DCRP-2018

Merry Malnar and her daughter, Kayleigh, participate in BRI’s type 1 diabetes research with help from Clinical Outreach Coordinator Corinna TordillosWhen Merry Malnar was 11 years old, her mom took her in for a routine physical and asked the doctor to test for type 1 diabetes (T1D). Merry seemed perfectly healthy, but T1D ran in the family and her mom feared Merry would inherit it too.

“That night, they called and said I had type 1 and that I needed to check into the hospital the next morning,” Merry says. “I remember the exact date —July 24, 1986— because my life hasn’t been the same since.”

Merry spent a week in the hospital, getting a crash course in controlling her blood sugar. Now she’s guiding her 15-year-old daughter, Kayleigh, through many of the same lessons. Kayleigh has early-stage T1D and, while T1D treatment has improved dramatically in the past 30 years, the disease still comes with a litany of potential consequences, including heart disease and stroke.

That’s why Merry and Kayleigh participate in research at the Benaroya Research Institute at Virginia Mason (BRI), where researchers are revolutionizing our understanding of T1D and setting the stage for game-changing treatments.

“We’re proud to be a world-leader in type 1 diabetes research,” says BRI President Jane Buckner, MD, “and working to transform care for millions of people by pursuing everything from therapies that prevent the disease to treatments for people who’ve had it for decades.”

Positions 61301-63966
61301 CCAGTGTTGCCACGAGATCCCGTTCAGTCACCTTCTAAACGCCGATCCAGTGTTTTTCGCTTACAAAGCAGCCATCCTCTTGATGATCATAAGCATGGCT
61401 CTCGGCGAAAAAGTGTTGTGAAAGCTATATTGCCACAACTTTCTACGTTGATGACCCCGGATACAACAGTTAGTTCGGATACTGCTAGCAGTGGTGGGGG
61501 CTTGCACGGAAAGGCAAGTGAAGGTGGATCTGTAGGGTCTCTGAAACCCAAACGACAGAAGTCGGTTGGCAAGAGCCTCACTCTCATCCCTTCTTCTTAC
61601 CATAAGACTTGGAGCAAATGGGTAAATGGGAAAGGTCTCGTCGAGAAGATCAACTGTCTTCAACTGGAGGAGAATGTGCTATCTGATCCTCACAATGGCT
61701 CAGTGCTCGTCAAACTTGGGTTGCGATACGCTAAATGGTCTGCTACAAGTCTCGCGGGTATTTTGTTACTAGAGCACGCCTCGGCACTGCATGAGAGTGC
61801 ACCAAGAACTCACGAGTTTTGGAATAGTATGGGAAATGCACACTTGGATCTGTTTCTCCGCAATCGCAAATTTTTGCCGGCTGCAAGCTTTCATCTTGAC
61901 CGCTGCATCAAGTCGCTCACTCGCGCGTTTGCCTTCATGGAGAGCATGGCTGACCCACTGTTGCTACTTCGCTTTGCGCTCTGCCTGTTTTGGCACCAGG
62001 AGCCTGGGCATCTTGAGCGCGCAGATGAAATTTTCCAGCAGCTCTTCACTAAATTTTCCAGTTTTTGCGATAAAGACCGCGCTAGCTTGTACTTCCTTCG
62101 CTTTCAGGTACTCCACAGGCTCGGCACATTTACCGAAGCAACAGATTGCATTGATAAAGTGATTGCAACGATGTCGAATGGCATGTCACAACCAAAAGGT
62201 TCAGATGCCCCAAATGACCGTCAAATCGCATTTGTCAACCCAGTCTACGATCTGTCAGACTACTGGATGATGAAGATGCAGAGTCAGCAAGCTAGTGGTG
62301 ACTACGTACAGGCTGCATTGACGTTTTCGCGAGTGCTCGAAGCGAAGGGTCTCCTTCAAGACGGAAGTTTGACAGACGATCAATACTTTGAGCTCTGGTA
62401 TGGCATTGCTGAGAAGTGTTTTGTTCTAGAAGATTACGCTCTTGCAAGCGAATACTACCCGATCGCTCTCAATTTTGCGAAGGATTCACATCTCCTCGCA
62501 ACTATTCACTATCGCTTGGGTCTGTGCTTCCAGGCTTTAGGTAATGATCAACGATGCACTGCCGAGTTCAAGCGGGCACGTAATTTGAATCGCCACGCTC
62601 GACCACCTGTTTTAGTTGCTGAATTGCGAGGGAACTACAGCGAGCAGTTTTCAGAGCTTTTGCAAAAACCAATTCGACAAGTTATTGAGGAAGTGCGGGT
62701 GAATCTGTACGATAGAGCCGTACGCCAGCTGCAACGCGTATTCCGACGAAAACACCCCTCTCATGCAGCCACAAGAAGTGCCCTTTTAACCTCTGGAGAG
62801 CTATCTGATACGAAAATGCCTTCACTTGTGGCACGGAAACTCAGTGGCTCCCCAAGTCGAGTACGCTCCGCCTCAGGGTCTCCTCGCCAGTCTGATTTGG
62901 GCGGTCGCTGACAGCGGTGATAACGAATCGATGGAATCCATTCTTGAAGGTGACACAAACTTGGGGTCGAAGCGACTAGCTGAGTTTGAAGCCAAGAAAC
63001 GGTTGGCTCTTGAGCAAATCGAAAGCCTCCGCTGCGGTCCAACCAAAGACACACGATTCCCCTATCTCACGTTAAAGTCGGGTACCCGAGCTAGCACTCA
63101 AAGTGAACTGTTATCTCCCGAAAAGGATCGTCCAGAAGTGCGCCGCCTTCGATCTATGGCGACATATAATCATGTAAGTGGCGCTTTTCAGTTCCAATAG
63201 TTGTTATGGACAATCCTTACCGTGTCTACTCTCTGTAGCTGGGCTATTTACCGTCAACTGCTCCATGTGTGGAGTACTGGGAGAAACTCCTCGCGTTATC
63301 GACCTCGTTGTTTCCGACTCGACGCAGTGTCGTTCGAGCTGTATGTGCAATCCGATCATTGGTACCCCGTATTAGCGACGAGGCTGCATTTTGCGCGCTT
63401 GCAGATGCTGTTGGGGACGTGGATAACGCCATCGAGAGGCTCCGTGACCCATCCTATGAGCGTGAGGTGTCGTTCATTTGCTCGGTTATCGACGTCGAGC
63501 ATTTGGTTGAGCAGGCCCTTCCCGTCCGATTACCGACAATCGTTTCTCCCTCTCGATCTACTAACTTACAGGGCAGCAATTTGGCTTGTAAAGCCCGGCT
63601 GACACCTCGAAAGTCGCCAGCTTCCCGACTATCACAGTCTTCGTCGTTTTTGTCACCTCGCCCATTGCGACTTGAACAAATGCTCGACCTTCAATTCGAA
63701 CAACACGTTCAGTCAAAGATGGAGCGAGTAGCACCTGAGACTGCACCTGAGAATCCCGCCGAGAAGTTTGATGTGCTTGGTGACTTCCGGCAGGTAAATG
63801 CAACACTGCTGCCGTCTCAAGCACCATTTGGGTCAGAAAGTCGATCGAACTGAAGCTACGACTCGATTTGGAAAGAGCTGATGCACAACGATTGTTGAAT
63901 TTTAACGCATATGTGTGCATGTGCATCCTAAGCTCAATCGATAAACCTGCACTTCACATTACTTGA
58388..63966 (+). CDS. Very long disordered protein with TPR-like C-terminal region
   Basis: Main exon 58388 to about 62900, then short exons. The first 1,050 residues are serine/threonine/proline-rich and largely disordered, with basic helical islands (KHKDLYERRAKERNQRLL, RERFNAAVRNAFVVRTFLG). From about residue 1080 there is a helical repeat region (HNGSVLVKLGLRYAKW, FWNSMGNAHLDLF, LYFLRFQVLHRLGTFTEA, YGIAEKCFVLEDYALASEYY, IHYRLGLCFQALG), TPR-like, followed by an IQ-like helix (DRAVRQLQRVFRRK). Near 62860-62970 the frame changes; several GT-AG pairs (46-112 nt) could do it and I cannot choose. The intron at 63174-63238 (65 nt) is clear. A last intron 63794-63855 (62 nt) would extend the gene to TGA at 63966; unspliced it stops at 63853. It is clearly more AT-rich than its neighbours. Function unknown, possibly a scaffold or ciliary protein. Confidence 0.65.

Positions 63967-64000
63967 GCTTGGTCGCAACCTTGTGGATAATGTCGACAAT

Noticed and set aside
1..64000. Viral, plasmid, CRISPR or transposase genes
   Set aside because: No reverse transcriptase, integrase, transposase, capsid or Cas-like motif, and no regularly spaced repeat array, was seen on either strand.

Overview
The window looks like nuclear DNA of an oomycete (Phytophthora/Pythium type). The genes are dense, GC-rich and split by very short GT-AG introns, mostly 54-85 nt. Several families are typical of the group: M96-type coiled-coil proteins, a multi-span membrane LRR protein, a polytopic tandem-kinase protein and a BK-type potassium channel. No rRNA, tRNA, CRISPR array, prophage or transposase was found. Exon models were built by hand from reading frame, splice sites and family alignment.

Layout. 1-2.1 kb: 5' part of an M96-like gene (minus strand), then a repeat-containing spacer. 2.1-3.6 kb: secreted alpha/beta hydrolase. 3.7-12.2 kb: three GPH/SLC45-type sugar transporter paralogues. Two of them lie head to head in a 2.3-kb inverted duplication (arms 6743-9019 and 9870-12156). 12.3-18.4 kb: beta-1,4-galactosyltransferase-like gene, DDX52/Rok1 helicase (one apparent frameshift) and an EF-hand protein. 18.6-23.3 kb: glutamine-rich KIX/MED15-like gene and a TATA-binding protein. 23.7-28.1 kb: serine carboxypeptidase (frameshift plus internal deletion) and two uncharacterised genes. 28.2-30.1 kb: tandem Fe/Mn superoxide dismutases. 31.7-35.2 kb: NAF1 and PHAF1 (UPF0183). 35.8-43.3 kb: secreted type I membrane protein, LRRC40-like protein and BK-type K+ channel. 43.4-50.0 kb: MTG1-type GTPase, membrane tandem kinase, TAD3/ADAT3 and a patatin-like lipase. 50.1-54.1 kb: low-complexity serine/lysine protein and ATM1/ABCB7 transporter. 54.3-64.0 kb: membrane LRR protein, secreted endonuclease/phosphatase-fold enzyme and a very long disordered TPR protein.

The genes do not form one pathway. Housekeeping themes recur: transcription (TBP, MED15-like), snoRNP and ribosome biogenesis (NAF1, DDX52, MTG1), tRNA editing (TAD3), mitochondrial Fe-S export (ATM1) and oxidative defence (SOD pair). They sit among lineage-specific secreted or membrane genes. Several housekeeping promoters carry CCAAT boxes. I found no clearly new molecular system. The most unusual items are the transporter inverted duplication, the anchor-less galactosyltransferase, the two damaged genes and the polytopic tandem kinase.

A Holy Grail

In T1D, immune cells attack the pancreas until they destroy its ability to produce insulin—a key hormone that regulates blood sugar. As a result, people with T1D require insulin injections. BRI researchers have spent more than two decades pursuing one of T1D research’s holy grails: a way to halt the disease before insulin production stops.

As a critical first step, investigators from Type 1 Diabetes TrialNet—a worldwide network of top T1D researchers including many based at BRI—conducted a study that screened more than 200,000 people with a family history of the disease. The researchers kept track of which patients developed T1D and painstakingly analyzed blood samples from each person, looking for markers that could help predict who gets the disease.